Ottawa Cultural Summit
The Summit was held January 17-18, 2019 as a key step toward a new Cultural Roadmap for Ottawa (2019-2022). The Summit:
- Explored the current cultural environment
- Examined trends in future culture planning
- Identified community-driven priorities
- Looked at transformative, inclusive and collaborative solutions to help build cultural leadership
The document ‘Charting the Course’ a findings report of research and community input to inform development the Cultural Roadmap was prepared for delegates to the summit.
Sessions (and links to the presentations)
Technology, migration, economic transformations, globalization and the environment are generating new challenges. 2nd generation culture plans are transitioning the vision and strategic focus. Plans are shifting from advocating on the value of arts and culture to positioning arts and culture as a community asset and a powerful tool for community building.
Annalee Adair has over 30 years working in the public and not-for-profit cultural sector and is currently consulting in the areas of cultural planning, public art, community engagement, and cultural leadership. Prior to returning to consulting, Annalee led the Community Engagement & Education Division at the City of Kingston; was Executive Director of a national arts organization, ArtsSmarts, and served as Program Director of the City of Ottawa’s Public Art Program. Connect on LinkedIn or through Public Art Support.
Brian McCurdy has over 35 years of experience building and managing performing arts centres across North America. McCurdy served as the first Cultural Director for the City of Kingston and oversaw the development of the Municipal Culture Plan and a Cultural Tourism Plan. He has consulted in the areas of strategic planning, programming and municipal culture planning.
Kelly presented never-before-seen statistical analysis at the local level in Canada. The presentation covered key facts about the cultural activities of Ottawa-Gatineau residents, cultural charities in Ottawa-Gatineau, and much more. Comparisons were made to other large census metropolitan areas in Canada.
Kelly Hill is President of Hill Strategies Research, a Canadian company that combines rigorous and reliable research on the arts and culture with clear and effective communications. Since founding Hill Strategies in 2002, Kelly has prepared nearly 400 research reports and presentations on the arts and culture, giving him a unique perspective on the Canadian arts sector and arts-related statistics. Hill Strategies’ work is distributed in various ways, including at HillStrategies.com as well as on Facebook and Twitter.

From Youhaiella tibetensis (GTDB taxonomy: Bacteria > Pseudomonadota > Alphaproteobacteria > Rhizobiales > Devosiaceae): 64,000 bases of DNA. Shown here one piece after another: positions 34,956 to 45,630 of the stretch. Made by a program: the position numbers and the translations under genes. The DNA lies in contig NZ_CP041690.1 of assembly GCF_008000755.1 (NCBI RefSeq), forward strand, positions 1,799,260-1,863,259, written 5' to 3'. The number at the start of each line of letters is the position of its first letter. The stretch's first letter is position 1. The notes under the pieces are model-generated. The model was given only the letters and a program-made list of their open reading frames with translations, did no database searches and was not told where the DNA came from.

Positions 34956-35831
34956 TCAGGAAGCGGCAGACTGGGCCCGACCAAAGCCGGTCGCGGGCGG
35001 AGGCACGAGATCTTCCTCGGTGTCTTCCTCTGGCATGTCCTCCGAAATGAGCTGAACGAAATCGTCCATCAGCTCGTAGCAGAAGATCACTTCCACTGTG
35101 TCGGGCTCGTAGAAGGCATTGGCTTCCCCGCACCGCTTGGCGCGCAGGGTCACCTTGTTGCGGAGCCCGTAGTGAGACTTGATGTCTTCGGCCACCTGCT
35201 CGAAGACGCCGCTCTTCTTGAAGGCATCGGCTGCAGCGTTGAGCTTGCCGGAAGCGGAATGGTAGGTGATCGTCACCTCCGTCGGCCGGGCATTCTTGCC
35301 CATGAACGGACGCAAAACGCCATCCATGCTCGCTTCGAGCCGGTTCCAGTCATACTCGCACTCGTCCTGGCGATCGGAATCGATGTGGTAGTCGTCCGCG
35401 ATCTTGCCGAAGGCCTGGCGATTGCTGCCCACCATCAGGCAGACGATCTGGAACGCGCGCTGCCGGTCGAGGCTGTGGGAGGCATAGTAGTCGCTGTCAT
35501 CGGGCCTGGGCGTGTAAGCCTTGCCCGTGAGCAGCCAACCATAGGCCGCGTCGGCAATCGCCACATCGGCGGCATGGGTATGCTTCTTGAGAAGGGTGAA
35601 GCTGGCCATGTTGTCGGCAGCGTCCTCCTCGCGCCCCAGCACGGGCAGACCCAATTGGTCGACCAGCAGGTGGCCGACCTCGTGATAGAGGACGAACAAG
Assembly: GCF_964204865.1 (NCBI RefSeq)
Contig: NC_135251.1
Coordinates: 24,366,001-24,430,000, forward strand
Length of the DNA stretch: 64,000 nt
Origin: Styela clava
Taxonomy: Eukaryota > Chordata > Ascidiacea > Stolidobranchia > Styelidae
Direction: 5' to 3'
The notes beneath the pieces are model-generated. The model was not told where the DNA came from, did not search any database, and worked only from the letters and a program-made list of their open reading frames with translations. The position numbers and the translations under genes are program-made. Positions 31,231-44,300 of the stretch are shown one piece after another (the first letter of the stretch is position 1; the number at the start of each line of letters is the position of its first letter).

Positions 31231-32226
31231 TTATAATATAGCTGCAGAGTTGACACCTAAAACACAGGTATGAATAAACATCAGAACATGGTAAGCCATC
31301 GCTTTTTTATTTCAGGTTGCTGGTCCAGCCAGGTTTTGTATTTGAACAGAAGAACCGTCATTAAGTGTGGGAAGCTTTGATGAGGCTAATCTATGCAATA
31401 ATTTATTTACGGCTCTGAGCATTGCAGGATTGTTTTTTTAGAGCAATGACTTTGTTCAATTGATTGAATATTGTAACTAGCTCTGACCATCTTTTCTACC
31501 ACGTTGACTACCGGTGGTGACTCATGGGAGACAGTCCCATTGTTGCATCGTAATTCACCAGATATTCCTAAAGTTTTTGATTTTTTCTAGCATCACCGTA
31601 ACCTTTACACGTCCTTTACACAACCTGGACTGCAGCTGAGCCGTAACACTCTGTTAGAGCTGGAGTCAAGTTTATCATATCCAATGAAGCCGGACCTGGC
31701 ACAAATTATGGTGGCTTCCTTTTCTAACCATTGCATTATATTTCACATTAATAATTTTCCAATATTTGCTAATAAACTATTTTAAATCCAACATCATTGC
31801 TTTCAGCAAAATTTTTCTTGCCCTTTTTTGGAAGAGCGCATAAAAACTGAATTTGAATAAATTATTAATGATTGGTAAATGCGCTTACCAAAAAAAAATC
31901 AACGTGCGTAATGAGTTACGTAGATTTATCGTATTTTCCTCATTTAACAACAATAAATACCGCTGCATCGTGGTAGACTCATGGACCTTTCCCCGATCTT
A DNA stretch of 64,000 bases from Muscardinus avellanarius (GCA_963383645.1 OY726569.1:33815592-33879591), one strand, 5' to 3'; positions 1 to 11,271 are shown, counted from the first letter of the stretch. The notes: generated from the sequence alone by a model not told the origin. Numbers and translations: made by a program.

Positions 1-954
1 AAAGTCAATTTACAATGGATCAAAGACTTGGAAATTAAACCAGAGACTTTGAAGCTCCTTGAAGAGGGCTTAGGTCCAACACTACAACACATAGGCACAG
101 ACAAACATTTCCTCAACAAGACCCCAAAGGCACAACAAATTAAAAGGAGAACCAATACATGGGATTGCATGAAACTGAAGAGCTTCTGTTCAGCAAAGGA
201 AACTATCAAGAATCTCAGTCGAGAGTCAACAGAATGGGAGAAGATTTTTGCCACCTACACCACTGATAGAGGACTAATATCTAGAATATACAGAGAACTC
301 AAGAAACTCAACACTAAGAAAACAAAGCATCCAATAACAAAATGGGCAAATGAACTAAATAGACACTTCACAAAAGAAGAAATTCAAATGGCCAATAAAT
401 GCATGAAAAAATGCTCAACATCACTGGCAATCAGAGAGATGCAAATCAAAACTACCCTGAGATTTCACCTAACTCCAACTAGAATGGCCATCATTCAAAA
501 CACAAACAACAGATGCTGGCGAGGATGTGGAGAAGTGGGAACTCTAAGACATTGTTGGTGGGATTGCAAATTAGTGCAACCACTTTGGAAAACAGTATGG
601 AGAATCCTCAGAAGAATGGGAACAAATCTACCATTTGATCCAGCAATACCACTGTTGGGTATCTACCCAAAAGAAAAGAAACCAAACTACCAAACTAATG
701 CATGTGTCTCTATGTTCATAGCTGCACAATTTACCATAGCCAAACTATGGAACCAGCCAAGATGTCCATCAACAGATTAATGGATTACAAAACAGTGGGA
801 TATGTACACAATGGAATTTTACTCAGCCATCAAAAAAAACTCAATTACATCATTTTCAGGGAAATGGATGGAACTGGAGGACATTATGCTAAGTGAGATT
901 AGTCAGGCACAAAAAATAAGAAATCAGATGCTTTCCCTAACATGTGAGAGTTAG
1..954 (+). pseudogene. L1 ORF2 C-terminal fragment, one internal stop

Ottawa’s citizens have a lot to say about culture! Synapcity shared voices from all over the city about what works, what doesn’t, and how we could make it better. Themes that emerged through 16 targeted conversations on culture address identity, community building, and civic pride as well as broader concerns about equity, transportation, and accessibility. In the afternoon of the summit, Synapcity continued the conversation by leading sessions to help drive out community priorities for culture to inform the roadmap.
Ariela Kay Summit is an enthusiastic Ottawa transplant who loves this city’s green space and values its diversity. With a degree in urban planning, she works at the Green Municipal Fund to help cities implement environmental projects while providing core services. Ariela is also facilitates with Synapcity to support their mission of an engaged, informed, and empowered public. Follow Ariela and Synapcity on Twitter.
In this session consultants from Lord Cultural resources examined Ottawa’s civic and cultural landscape: where we’ve been, where we are and where we’re going. The session looked at issues that may influence cultural strategy in the city over the coming years and set the stage for engaging discussions about the future of culture in the city.
Brad King is Vice President (Strategy) with Lord Cultural Resources.
Since 2000 he has contributed to some 200 cultural projects in over 15 countries. He holds a Ph.D. (History) from the University of Toronto and is co-editor of The Manual of Museum Learning (2nd ed.).
Sarah Hill is a Senior Consultant at Lord Cultural Resources and serves on the Toronto and East York Community Preservation Panel. She holds a Bachelor of Commerce from McGill University and a Master of Arts from Queen Margaret University, Edinburgh.
Follow Lord Cultural Resources on Twitter.
A collaborative approach to “Getting the Word Out” for Ottawa’s Cultural Sector.
Carole Anne Piccinin, Ottawa Festival Network; and Catherine Lindquist, Capital Heritage Connexion shared the experience from a 2018 cultural tourism kiosk pilot project.
The Ottawa Cultural Alliance gratefully acknowledges the financial support of the City of Ottawa for this study.